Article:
For all this time I considered the Süper Lig like a Monty Python sketch, but I was wrong. It is the most sublime and transcendent form of comedy. In Kantian philosophy, it can be considered a “comedy in itself," not only “comedy for me." That is why, despite all of my critical pieces about the Süper Lig, it has never ceased to amuse me. In my search for order in Turkish football, I have started to appreciate more and more the enjoyment I get from the chaotic, absurd structure of it. That is why I am grateful to all Turkish Football Federation (TFF) executives, who decided that there will be no relegation in the Süper Lig next season.
This means there will be 21 teams in the Süper Lig, as opposed to the normal 18. There will be 42 weeks of football, and teams will take turns passing one week without playing a game. Given the Premier League, which is considered the most competitive football league, has only 38 weeks and a different structure to smooth the process, I must say the Süper Lig is playing big and bold with this move.
Just from a scheduling perspective, the possible chaos is simply thrilling. EURO 2020 is set to start on June 11th, 2021, and normally the Süper Lig ends mid-May after 34 weeks. Added to that, there will be qualifications for the 2022 World Cup during the season, let alone the normal UEFA competitions and national cup games. This means that almost every week players are going to play twice, or maybe thrice, which made even Liverpool manager Jürgen Klopp protest the Football Association (FA) Cup last season. So, I am sure the TFF will come up with a great plan to solve this packed scheduling issue.
On the other hand, with this move the most valuable asset of the Süper Lig, competition, is gone for good. With this move, there will be more teams without any concrete goals, so the number of good games will decrease. Even though the Süper Lig does not have 10 spots for UEFA competitions like Premier League, the degrading financial performance of the big teams and the tactical improvements of the small teams have made the league more competitive in the last five years. However, the TFF must have thought that this would be too much for the other leagues and tried to make it less competitive so that other leagues can compete with the Süper Lig. True champions of solidarity and chivalry.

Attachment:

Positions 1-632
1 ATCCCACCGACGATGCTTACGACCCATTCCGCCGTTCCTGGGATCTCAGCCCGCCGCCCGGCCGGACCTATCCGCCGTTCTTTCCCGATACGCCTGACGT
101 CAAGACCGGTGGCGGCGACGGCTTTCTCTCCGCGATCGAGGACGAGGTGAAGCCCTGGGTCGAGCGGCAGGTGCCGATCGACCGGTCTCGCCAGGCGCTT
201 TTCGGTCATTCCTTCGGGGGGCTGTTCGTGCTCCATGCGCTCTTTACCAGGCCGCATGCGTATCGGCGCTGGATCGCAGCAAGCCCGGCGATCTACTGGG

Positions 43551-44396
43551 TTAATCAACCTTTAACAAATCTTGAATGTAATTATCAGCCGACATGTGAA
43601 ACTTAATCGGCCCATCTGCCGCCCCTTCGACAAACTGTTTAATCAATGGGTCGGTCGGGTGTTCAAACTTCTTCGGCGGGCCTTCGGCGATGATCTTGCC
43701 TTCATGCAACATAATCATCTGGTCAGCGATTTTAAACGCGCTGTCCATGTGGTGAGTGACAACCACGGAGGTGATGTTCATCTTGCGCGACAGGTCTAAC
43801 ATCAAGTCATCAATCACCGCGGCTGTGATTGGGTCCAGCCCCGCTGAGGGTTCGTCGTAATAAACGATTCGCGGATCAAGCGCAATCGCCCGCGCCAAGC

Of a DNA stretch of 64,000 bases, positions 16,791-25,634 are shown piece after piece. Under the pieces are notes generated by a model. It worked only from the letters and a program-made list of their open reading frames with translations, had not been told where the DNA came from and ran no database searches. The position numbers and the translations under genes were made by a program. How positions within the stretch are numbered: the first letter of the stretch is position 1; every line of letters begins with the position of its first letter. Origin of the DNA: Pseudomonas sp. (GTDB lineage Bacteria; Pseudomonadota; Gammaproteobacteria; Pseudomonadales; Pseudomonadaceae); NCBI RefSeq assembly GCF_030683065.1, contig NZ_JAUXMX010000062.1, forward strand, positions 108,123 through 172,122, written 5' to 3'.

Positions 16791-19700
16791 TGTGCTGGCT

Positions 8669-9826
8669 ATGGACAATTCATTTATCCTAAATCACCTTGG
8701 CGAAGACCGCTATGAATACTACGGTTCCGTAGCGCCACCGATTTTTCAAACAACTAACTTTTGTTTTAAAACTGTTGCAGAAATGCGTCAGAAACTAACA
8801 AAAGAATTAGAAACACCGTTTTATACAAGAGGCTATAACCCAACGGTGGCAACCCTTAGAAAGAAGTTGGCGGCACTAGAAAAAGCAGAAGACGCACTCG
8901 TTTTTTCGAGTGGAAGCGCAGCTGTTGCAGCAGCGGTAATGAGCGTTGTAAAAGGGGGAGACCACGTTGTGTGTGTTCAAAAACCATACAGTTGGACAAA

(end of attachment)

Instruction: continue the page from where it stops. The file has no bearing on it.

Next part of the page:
Finally, since the TFF announced in May that abolishing relegation is out of the question and yet implemented it last Wednesday, the future investors of the Süper Lig should be very excited for all the chaos in store for them. With all the uncertainty and unpredictability of the administrative issues, who needs uncertainty and unpredictability on the pitch? Thus, I must say that the TFF was simply spot-on in terms of its marketing policies and branding of the Süper Lig. The only thing left is a nice slogan, which I came up with: “Süper Lig: Nothing makes sense, but you will never be bored.”
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